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Katana's Mean Machine: Quieter than a Fish Tank

April 1, 2003 by James Van Horn

James, a.k.a. Katana Man in the SPCR Forums, recently assembled a new system with some of the latest and greatest components for silent PC enthusiasts. The foundation was a D8000 mid-tower case from Coolcases, which James modded even more with fan grommets and complete panel damping. The result is a system whose noise level is so low that his "fish tank and flourecent lights are starting to bug" him. (Time for a little aural sensitivity reduction, James -- loud rock n' roll with headphones at full blast for 24 hours is prescribed! :-D) -- Mike Chin, Editor.

Recently, I started researching mid tower cases with 120mm fans in them with
a bit of help from my friends at SPCR Forums.
I found only a handful, and
decided on a D8000 from Coolcases.
Coolcases takes a CompuCase
(which is internally identical to the Antec
), and makes a number of mods to make it more ideal for enthusiasts.
For this project I also used:

>> Fan Isolators from Silicon

>> Fortron/Sparkle FSP350-60PN power supply from XP

>> AcoustiPack Deluxe case damping kit from Quietc

>> Thermalright SLK-900U heatsink and some Panaflo fans from

>> Zalman ZM-MFC1 multi-fan controller

>> Solid State Hard Drive from BIT

>> Zalman ZM80A-HP from Newegg

>> Modder's Mesh from

Being used to the quality of Lian Li cases, I prepared myself for the arrival of this low cost steel case. And as expected, many of the edges were sharp. Without hesitation, I grabbed my dremmel, steel brush bit, and spent and hour smoothing out some of the sharp edges.

I was not especially pleased with the 120mm fan mount design on the back panel. If you don't mind hard mounting two 120mm x 25mm fans directly to the case, then you don't have to worry. (Hard mounting fans directly to the case can transfer vibrations and noise to the case.) But since I was going to be using silicon fan isolators, I immediately removed the plastic fan holders. To my surprise, their proprietary plastic fan mount do not use standard holes. As seen in the next two pictures, you can see where I had to dremmel in between the two holes. This took over 2 hours with all of the cleanup and thorough vacuuming.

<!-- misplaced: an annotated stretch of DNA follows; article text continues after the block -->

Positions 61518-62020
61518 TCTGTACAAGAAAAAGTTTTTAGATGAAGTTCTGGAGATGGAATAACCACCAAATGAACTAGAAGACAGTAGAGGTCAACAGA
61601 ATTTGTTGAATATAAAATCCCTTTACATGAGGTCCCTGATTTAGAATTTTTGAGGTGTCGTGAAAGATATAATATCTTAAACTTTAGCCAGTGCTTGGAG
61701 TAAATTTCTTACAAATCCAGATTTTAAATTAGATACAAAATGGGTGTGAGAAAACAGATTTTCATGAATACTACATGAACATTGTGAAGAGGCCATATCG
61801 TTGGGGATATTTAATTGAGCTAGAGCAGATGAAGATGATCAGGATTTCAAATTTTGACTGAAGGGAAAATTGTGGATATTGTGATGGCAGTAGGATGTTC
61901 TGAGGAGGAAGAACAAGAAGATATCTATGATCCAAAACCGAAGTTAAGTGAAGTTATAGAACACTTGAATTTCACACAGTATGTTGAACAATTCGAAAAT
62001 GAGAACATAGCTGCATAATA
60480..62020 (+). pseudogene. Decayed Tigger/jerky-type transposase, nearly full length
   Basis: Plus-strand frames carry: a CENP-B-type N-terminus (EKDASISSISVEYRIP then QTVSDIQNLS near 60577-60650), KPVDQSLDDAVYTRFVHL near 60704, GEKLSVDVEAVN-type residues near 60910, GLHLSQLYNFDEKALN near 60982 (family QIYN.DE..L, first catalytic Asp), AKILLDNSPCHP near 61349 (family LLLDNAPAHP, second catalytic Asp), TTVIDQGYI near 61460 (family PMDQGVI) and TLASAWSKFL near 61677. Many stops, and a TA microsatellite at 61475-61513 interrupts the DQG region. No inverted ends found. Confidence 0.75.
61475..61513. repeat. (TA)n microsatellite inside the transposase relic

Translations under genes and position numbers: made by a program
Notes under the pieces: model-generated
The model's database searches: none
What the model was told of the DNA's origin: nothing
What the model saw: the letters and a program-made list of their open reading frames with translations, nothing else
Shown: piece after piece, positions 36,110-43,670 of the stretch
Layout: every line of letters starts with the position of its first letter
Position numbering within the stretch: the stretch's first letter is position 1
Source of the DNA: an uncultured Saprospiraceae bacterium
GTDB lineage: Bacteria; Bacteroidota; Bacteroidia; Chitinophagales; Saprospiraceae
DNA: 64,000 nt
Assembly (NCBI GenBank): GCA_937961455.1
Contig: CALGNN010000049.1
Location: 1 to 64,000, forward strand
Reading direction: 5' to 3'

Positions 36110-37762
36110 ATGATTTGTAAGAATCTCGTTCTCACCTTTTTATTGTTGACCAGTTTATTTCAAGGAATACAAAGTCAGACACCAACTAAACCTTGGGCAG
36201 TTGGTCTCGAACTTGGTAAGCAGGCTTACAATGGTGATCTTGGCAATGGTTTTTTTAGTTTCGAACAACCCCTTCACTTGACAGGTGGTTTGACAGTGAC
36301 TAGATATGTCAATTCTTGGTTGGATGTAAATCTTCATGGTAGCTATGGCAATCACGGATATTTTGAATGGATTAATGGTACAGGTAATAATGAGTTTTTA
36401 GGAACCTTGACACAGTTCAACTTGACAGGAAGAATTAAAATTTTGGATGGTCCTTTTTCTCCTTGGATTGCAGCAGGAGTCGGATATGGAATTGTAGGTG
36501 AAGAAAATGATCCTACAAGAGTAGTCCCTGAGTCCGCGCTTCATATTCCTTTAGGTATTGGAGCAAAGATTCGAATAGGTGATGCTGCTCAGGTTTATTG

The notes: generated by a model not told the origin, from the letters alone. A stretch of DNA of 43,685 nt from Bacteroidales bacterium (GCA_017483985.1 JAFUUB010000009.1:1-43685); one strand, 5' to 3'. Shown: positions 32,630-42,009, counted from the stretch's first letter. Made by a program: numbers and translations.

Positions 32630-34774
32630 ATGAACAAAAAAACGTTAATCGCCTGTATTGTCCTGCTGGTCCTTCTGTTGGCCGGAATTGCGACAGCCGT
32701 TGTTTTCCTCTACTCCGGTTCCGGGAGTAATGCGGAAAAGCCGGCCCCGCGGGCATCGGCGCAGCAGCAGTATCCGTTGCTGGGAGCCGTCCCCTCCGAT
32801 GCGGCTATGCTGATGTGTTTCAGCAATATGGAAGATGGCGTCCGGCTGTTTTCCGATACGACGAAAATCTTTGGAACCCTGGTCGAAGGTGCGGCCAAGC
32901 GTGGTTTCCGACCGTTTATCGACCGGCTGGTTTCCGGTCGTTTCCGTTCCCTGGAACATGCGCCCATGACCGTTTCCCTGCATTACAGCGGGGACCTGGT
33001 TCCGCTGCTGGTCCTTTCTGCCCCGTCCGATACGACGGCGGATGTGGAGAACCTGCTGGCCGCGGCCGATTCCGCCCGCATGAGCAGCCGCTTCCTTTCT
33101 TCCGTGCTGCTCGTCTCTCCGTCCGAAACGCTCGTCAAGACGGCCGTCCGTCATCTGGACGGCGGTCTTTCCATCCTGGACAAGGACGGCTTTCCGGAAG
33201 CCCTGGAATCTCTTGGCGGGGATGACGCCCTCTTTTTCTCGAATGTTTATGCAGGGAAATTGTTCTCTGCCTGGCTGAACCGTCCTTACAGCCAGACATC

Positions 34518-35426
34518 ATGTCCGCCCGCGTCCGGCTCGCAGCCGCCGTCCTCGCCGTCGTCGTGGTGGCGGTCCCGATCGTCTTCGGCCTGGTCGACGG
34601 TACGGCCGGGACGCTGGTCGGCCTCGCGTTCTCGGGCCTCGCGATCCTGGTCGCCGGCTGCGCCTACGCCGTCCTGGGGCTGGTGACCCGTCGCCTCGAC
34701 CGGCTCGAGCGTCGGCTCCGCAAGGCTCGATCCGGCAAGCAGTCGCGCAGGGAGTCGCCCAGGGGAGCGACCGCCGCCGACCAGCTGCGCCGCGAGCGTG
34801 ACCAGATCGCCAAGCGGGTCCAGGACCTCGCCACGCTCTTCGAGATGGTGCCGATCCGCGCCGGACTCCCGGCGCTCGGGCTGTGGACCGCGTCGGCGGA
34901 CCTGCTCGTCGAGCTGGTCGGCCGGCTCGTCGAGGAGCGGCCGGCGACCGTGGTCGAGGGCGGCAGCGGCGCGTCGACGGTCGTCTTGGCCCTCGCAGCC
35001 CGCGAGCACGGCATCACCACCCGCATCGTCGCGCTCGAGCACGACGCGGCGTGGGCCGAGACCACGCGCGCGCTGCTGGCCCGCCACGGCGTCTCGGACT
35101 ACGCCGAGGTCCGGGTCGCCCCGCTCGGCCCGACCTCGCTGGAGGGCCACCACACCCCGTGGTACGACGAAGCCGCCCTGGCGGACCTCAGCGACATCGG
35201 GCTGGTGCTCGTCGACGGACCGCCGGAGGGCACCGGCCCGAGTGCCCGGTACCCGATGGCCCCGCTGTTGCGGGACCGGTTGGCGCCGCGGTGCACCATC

Next, I installed the AcoustiPack (reviewed by SPCR) into the case. I was very surprised at the weight of the delux kit, as it comes at nearly 10 lbs! Installation went just about how you'd expect: slow, but enjoyable. It took a couple of hours to install the material. Pretty much the entire exposed interior was covered.

I was excited to install the new Fortron PSU FSP350-60PN. This thing is so quiet, you can just barely hear it. It has a single 120mm fan which starts at 12V for a second, then drops its voltage to somewhere in the 3V-5V range. I thought I might put a Panaflo or Papst in it, but there is no need. It's awesome the way it is. This PSU will go in all of my new cases. :)

The Zalman ZM-MFC1 multifan controller works as you'd expect, but I had to rig up a brace between the 2 mounting rails. This was necessary because the rails would not stay in place and they kept bending the soft aluminum of the Zalman ZM-MFC1. Two spare slot covers, sticky foam tape, and super glue did the trick.

The rubber mounted hard drive cage is a nice touch. I mounted my 2 SCSI hard drives at the top and bottom to maximize air flow from the front 120mm fan. Yes, that bottom drive is a solid state hard drive. No moving parts, no noise, no heat, and .048ms access time! Solid state hard drives are the way of the future. They act just like any other drive. When you power down, the data remains. Bootable, formattable, no drivers needed, etc... Price is still high, but you know how computer prices are, it's only a matter of time. :)

Since the Papst 120mm's are hard to get a hold of right now, I settled on the Panaflo 120mm L1A. The blades are not as balanced as I'd like to see. I will be replacing it with a Papst. I also could NOT fit a 120mm x 38mm fan in front without it touching the drive cage, so that was out of the question. I left the stock case fan in front for now. I have no idea of the specs, but it's a nice low flow fan and worthy of use until the Papst fans arrive.

I'm not sure if these cases come from the factory with an internal PC speaker, but mu Coolcases D8000 certainly didn't. I ordered a very cute half inch PC speaker and stuffed it under the drive cage. In order to keep as much AcoustiPack foam as possible on the side panel, I used the dremmel to cut off most of the finger quick releases for the hard drive and floppy cage.

The case came together nicely, and weighs an absolute ton! Next case project will include casters, whew! The black paint job on this case is beautiful, and seems thick and scratch resistant. The front looks attractive, contains USB and sound ports, and has a fan filter. The bezel mounts are poorly designed and I feel like I'm about to break them every time I remove or secure the bezel. If any manufacturers are reading this... take a tip from Lian Li. Putting a Lian Li bezel on just makes you feel good :)


If you are looking for a quiet case, the Coolcases D8000 is a nice low cost, low noise solution. If are willing to spend some time with a dremmel, you can still improve it further like I did here. The AcoustiPack is amazing. I cannot believe how well it does. Even though it costs even more than the case, I think it's worth it. Likewise, the fan isolators are worth every bit of a buck each! I will never hard mount any case fan again. The Fortron/Sparkle FSP350-60PN is a super quiet PSU and well worth it as well.

My temps are wonderfully low. As I type this, my motherboard temperature is 29C and the Pentum 2.53GHz is running at 37C. The 120mm fans are running around 5 volts, and the noise level is so low that my fish tank and flourecent lights are starting to bug me :)

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